In times of stress, what foods do you turn to? Here are AG's picks for edible hugs to get us through troublesome times...
Garry Coward-Williams, editor
As a dedicated foodie I think of all food as comfort and if I didn’t impose strict dietary rules to control my intake I would be gargantuan! During the week I live on a breakfast of porridge and for lunch a bowl of soup and that’s it.
At the weekend however, every Saturday morning I break from my controlled diet with a Bhiwani Omelette.
This scintillating culinary concoction is of my creation, but I have no idea if it is original. Essentially it is a feast of Indian spices designed to set the senses on fire, create beads of perspiration and tickle the tongue with taste.
Recipe for Bhiwani Omelette
2/3 cloves of garlic, finely-sliced
Half an onion, chopped however you like
Large piece of fresh ginger, chopped into fine cubes
2/3 red/green chillies (4 on the hot scale), not seeded and finely chopped
Handful of fresh coriander roughly chopped
Handful of frozen garden peas
Teaspoon of garam masala
Teaspoon of turmeric
Salt to taste
Dribble a little red palm fruit and rapeseed oil in a frying pan and when heated add the garlic, chillies and ginger, give them about a minute and a half and then add the onions.
Once the onions are clear add peas (some may question their inclusion, but I implore you to give peas a chance). Once the peas are heated add the garam masala, turmeric and a little sea salt. Stir and blend together, then take off heat.
Break eggs into bowl, adding a little milk to increase volume, then beat the mixture. Then add the coriander and the mixture from the frying pan and mix together. Heat a little oil in the frying pan and when ready pour the mixture in.
Then grate cheese over the top of while it’s cooking. Once the base is solid put the frying pan under a grill to finish off the cheesy topping to your taste, and there you have it… Bhiwani Omelette!
Ruth Hayes, gardening editor
Growing up, food played a large – sometimes too large – part in my life. Now you come to mention it, it still does, especially in lockdown when the evening meal is one of the rare ‘unknowns’ of the day.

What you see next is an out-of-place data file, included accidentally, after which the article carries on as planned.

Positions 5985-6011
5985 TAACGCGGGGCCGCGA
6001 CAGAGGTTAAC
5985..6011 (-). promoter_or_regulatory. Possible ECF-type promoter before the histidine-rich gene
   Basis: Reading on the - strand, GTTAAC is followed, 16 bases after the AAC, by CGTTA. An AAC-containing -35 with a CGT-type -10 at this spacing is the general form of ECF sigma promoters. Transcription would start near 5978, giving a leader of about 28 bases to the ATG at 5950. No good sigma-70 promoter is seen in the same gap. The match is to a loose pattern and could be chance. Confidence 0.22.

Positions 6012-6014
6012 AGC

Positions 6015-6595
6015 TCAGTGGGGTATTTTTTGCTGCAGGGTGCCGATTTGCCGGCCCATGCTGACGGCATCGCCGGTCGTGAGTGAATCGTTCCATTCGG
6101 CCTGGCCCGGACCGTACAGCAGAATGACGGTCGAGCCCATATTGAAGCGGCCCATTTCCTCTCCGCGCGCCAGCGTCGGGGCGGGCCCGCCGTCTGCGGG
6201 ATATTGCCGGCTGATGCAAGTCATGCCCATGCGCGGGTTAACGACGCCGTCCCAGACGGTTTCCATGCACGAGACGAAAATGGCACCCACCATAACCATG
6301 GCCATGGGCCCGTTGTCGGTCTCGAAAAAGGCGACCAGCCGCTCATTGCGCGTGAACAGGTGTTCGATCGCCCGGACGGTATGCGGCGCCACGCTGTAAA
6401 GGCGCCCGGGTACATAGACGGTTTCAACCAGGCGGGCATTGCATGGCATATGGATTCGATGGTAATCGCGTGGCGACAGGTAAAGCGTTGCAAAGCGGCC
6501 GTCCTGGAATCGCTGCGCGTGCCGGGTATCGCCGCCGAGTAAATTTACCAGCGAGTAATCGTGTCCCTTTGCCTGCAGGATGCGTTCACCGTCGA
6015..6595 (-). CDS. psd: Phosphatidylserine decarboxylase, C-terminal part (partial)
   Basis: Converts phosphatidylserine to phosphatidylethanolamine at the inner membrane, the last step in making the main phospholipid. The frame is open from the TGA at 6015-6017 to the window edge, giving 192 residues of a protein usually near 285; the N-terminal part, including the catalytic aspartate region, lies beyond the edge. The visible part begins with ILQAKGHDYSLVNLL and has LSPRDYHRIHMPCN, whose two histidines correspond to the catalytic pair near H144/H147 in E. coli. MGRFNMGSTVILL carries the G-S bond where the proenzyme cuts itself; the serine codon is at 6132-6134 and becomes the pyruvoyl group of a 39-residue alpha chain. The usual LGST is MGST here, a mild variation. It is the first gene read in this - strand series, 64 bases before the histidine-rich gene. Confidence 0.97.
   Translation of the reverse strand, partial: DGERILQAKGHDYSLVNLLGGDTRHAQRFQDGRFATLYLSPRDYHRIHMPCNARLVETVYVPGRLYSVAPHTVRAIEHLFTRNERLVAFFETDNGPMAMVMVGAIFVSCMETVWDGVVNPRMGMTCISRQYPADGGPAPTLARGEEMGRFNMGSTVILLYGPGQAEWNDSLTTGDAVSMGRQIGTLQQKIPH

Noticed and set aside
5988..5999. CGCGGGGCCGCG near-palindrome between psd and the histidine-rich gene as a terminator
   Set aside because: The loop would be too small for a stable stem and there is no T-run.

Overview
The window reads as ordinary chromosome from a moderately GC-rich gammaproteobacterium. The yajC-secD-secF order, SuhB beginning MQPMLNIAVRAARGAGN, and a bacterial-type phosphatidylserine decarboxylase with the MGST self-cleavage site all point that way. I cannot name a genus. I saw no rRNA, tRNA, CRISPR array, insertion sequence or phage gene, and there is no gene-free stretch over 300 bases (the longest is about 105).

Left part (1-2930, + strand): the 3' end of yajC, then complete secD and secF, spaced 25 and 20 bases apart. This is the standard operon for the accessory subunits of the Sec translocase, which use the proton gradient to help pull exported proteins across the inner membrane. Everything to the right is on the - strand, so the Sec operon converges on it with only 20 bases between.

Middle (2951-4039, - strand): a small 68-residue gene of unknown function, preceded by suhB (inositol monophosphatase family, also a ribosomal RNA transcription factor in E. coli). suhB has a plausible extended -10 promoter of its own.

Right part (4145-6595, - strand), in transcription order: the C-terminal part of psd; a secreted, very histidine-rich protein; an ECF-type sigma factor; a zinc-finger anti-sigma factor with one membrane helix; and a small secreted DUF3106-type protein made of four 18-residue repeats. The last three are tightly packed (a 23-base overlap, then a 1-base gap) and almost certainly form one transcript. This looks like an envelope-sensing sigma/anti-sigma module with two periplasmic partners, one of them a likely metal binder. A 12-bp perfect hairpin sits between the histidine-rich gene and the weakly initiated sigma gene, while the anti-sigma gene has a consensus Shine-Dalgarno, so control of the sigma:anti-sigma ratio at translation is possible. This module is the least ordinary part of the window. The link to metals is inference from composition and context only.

I enjoy looking through the cupboards, fridge and freezer to see what lies within (we usually plan a week’s worth of meals when we shop to avoid food waste, but there’s always some room for manoeuvre).
When it comes to comfort food my needs are pretty specific. It has to involve carbs and it has to be easy to construct, which is why my go-to edible embrace when spirits are low, health is tremulous and life is generally a bit flat, is Marmite on toast.
A proprietary supermarket yeast extract is a perfectly good substitute, but it has to be on toast that has just ‘caught’ – nothing too toasted – with lashings of salted butter.
That combination of crunchy carbs with a slight hint of impending sog, luxurious salty grease and the biting tang of yeast is edible paradise.
On a normal day if I’m feeling especially decadent, I’ll add a smear of peanut butter or maybe even a slice of really bitey mature Cheddar, but when the mood is low, simplicity is key so the Marmite/yeast remains unsullied.
When I was wee, my ultimate comfort food was mum’s mashed potato and, indeed, potatoes are still a wonderful solace in troubled times. The only reason I haven’t listed them as my ‘ultimate’ cosy plateful is that they need cooking (please don’t mention ready-made mash), and speed is also of the essence when one needs an edible hug.
Wendy Humphries, letters editor